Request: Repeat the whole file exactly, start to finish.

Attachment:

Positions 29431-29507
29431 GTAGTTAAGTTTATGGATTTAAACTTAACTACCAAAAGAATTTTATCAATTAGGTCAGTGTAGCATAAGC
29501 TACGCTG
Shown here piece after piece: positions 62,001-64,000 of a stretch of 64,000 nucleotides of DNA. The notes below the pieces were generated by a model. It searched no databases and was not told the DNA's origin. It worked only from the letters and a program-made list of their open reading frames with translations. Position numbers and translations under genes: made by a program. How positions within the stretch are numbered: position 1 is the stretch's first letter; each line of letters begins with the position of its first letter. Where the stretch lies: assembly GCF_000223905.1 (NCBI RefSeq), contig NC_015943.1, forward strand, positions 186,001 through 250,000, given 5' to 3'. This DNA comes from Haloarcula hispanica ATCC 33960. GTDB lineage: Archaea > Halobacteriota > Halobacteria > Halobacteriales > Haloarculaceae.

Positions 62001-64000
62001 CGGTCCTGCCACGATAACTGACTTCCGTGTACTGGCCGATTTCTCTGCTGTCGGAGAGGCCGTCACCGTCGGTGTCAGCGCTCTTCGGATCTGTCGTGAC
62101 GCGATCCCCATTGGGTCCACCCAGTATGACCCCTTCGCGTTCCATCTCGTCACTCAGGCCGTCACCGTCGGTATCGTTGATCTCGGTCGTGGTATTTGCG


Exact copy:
Positions 29431-29507
29431 GTAGTTAAGTTTATGGATTTAAACTTAACTACCAAAAGAATTTTATCAATTAGGTCAGTGTAGCATAAGC
29501 TACGCTG
Shown here piece after piece: positions 62,001-64,000 of a stretch of 64,000 nucleotides of DNA. The notes below the pieces were generated by a model. It searched no databases and was not told the DNA's origin. It worked only from the letters and a program-made list of their open reading frames with translations. Position numbers and translations under genes: made by a program. How positions within the stretch are numbered: position 1 is the stretch's first letter; each line of letters begins with the position of its first letter. Where the stretch lies: assembly GCF_000223905.1 (NCBI RefSeq), contig NC_015943.1, forward strand, positions 186,001 through 250,000, given 5' to 3'. This DNA comes from Haloarcula hispanica ATCC 33960. GTDB lineage: Archaea > Halobacteriota > Halobacteria > Halobacteriales > Haloarculaceae.

Positions 62001-64000
62001 CGGTCCTGCCACGATAACTGACTTCCGTGTACTGGCCGATTTCTCTGCTGTCGGAGAGGCCGTCACCGTCGGTGTCAGCGCTCTTCGGATCTGTCGTGAC
62101 GCGATCCCCATTGGGTCCACCCAGTATGACCCCTTCGCGTTCCATCTCGTCACTCAGGCCGTCACCGTCGGTATCGTTGATCTCGGTCGTGGTATTTGCG